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News News
Proposed Constitutional Amendments
Article By: by Texas State Rep. Larry Phillips
Posted: 9/2/2013 Views: 1615  Impressions: 6816
Categories: Politics

This week's column will be the second in a series outlining the proposed constitutional amendments on which Texas voters will decide on November 5. These amendments were joint resolutions that were passed during the recent legislative session; however, because they change the Texas Constitution, they need state-wide voter approval before they can take effect. The order that the amendments appear on the ballot has been randomly selected by the secretary of state. This information is taken from a report by the House Research Organization, a nonpartisan agency that provides information to the legislature.

Amendment No. 2 (H.J.R. 79)
The constitutional amendment eliminating an obsolete requirement for a State Medical Education Board and a State Medical Education Fund, neither of which is operational.
House Joint Resolution 79 carries out a decades-old recommendation by the Sunset Advisory Commission and the Legislative Budget Board to repeal a now obsolete constitutional provision added in 1952 that required the legislature to create a State Medical Education Board (SMEB), establish a fund, and make appropriations to that fund to be used by that board to provide grants, loans, or scholarships directly to medical students who agree to practice medicine in rural areas of this state. The board was not created until 1973 and, once created, was largely ineffective in serving its purpose of attracting physicians to serve in medically underserved communities. Due to its ineffectiveness, the board has not received state appropriations or issued new loans for more than 20 years, and the legislature has since enacted more effective methods of attracting physicians to serve in rural Texas.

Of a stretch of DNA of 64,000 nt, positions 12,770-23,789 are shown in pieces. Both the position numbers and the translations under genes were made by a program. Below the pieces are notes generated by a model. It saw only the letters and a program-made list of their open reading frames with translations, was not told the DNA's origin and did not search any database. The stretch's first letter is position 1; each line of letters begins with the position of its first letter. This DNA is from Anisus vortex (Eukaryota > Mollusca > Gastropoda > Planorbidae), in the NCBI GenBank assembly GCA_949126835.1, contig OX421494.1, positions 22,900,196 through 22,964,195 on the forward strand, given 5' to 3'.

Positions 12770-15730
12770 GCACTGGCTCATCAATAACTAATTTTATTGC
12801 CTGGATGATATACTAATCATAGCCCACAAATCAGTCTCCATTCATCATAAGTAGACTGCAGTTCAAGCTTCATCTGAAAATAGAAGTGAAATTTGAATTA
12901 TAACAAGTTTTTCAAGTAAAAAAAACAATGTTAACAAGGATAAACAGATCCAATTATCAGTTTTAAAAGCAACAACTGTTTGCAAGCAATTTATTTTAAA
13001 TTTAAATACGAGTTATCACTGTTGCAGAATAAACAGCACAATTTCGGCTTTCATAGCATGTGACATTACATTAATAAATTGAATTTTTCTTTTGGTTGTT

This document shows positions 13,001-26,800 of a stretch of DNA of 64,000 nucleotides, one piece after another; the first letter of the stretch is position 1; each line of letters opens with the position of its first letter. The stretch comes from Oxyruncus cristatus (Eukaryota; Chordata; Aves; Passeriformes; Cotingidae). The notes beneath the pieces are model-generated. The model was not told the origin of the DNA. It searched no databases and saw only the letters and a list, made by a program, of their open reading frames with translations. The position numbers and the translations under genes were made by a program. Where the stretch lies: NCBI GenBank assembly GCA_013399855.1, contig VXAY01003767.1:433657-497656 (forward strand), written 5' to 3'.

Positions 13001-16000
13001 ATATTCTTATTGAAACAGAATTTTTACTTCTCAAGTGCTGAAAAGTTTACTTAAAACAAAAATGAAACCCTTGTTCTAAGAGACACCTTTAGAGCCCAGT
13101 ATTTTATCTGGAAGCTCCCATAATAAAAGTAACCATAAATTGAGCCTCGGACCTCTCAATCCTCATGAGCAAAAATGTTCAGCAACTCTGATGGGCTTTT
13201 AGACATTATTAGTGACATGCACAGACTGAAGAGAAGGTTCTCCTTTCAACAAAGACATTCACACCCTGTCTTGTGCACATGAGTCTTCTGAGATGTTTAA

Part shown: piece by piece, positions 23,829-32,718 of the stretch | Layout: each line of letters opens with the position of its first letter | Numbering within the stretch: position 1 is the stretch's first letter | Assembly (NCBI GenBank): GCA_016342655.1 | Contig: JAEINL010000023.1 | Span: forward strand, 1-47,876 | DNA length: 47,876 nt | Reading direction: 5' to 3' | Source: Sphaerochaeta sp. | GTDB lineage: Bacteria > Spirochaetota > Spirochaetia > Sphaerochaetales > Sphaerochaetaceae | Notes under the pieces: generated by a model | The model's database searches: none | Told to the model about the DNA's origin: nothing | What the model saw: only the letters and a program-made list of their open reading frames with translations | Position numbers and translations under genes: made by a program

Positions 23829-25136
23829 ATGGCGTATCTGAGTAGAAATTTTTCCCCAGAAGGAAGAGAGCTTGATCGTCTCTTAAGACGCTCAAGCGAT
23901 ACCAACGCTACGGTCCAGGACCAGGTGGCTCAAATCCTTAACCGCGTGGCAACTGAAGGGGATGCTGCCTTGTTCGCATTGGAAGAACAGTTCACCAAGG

Lawmakers and the Texas Higher Education Coordinating Board (THECB) now use loan repayment programs instead of direct loans to medical students as their primary method of attracting physicians to practice in rural Texas. These programs help already licensed physicians retire their student-loan debt through annual payments in return for practicing in rural and medically underserved parts of the state. Unlike current programs, the SMEB loan-issuance programs often paid to educate students who never honored their agreement to practice in rural Texas. Many of the loans issued by the SMEB have gone into default and have been deemed uncollectable, leaving taxpayers on the hook.
In an ongoing effort to remove unnecessary provisions from the Texas Constitution, H.J.R. 79 removes the requirement for the defunct medical education board and its related fund. Supporters of the proposed amendment say it would afford an opportunity to shrink state government by eliminating an obsolete governmental office, streamlining the Texas Higher Education Coordinating Board (THECB), and simplifying an ever-expanding state constitution. The objectives and functions of the State Medical Education Board are now accomplished by other more effective means.
There has been no documented opposition to this amendment.
You can view a complete list of the proposed constitutional amendments with analyses online at For more information regarding these propositions, you can contact my office by writing to P.O. Box 2910, Austin, TX 78768-2910 or by emailing me at My district office phone number is (903) 891-7297.

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